Social involvement is also important as we age. In a study of Europeans over the age of 50, Sirven and Debrand (2008) found that individuals who participated in social or community activities were more likely to report good or very good health. The study was based on data from the Survey of Health, Aging and Retirement in Europe (SHARE) and included 11 European countries and 22,000 households (31,000 individuals).

What We Think

At South University, we hope that you learn from these studies and continue to build the support networks in your lives. In addition to the psychological and physical benefits of having a support system, having friends and family who know about your academic and professional goals may help you to achieve them. The support and encouragement from your friends and family will motivate you, and you can ask them to check in regularly on how you are doing in classes. Because they believe in you and because you see them so often, you won’t want to disappoint them. Plus, they’ll be excited to hear about your success!

For the last week of the Student Hero Contest, we hope you continue to network with other students online and also start talking with your family and friends about your online education experiences. If your hero is a family member or a friend you see every day rather than a student, we encourage you to still enter the contest and tell us about why he or she is so important to you!


Cohen, S., Sherrod, D. R., & Clark, M. S. (1986). Social Skills and the Stress-Protective Role of Social Support. Journal of Personality and Social Psychology, 50(5), 963-973.

Sirven, N., & Debrand, T. (2008). Social participation and healthy ageing: An international comparison using SHARE data. Social Science & Medicine, 67, 2017-2026.

Steptoe, A., Dockray, S., & Wardle, J. (2009). Positive Affect and Psychobiological Processes Relevant to Health. Journal of Personality, 77(6), 1747-1776.

Walen, H. R., & Lachman, M. E. (2000). Social Support and Strain from Partner, Family, and Friends: Costs and Benefits for Men and Women in Adulthood. Journal of Social and Personal Relationships, 17, 5-30.

by South University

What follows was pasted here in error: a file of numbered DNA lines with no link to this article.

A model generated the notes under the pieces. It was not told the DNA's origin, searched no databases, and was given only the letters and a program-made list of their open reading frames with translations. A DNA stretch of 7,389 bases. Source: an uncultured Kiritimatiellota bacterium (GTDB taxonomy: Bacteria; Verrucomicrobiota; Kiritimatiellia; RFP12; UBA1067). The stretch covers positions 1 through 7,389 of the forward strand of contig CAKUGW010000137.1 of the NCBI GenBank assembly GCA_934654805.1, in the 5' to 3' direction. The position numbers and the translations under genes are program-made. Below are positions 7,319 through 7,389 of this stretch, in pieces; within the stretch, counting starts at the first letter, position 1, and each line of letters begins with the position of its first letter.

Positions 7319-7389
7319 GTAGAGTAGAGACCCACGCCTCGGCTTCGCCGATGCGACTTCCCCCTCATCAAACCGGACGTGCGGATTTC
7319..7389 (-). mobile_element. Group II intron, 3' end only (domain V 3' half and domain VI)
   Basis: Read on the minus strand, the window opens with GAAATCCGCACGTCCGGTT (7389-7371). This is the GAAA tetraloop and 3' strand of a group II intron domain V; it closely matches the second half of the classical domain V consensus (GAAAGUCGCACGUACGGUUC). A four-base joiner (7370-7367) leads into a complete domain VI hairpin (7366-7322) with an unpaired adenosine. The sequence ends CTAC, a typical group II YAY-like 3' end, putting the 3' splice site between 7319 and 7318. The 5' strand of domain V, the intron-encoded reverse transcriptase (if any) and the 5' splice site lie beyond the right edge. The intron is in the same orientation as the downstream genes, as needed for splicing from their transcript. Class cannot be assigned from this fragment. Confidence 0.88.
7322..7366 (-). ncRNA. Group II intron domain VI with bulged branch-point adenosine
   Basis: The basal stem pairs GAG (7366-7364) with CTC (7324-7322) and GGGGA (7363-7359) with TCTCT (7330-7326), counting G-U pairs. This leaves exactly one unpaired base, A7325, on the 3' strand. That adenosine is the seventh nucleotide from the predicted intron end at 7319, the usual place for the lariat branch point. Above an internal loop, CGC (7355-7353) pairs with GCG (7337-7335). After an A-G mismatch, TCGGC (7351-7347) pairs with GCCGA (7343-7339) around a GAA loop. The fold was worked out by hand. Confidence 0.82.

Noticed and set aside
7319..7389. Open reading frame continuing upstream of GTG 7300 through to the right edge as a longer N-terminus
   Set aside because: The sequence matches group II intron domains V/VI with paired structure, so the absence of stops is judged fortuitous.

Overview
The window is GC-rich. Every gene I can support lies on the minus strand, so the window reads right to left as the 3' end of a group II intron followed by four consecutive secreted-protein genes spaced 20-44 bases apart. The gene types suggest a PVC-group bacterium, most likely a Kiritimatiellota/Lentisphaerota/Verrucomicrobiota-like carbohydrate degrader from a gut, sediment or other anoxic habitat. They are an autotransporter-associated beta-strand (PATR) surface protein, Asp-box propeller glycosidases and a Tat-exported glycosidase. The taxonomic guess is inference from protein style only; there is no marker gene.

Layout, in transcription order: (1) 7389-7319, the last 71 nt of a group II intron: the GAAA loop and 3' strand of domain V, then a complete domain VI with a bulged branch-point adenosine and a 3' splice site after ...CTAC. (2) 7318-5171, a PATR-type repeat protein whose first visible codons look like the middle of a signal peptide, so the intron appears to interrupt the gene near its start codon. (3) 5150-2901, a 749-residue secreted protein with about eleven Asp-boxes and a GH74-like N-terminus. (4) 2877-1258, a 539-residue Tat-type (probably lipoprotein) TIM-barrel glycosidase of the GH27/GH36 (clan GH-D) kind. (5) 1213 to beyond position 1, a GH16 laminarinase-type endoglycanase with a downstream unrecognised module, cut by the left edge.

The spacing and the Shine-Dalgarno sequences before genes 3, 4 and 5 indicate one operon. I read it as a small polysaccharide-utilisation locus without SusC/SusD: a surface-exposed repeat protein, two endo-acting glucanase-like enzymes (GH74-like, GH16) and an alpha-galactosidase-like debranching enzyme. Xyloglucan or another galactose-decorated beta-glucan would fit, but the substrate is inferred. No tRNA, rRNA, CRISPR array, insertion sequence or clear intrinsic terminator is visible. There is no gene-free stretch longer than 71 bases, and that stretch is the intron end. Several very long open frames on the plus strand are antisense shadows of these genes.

March 27, 2013
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5 Influential Women in The History of Criminal Justice

by South University
March 25, 2013

In honor of Women’s History Month, South University presents five influential women in the history of criminal justice.

female judge

Sandra Day O’Connor (1930-) was the first woman United States Supreme Court Justice, serving from 1981 to 2006. In 2009, she was awarded the Presidential Medal of Freedom. After becoming an attorney, O’Connor couldn’t find a law firm that would hire a woman, but found employment as a secretary for a firm. She later went on to serve in the Arizona state legislature and the Arizona Court of Appeals in Phoenix before being appointed to the U.S. Supreme Court (Kuiper, 2010).

Freda Adler (1934) is an influential criminologist renowned throughout the world. Adler served as the President of the American Criminological Society from 1994-1995 and has also served as a consultant for the United Nations on issues of crime. Adler has contributed a substantial body of literature in the field of criminology and etiology of crime and has published hundreds of papers on international crime, female criminality and substance abuse (Flynn, 1998).

Alice Stebbins Wells (1873-1957) was the first female police officer for the Los Angeles Police Department. A former minister from Kansas, Wells joined the LAPD after appealing to the mayor, city council and the police department. Wells founded and became the first president of the International Association of Police Women. She traveled throughout North America promoting the recruitment of female police officers, serving as an advocate for the welfare of children and speaking frequently about the prevention of juvenile crime (International Association of Women Police, 2009).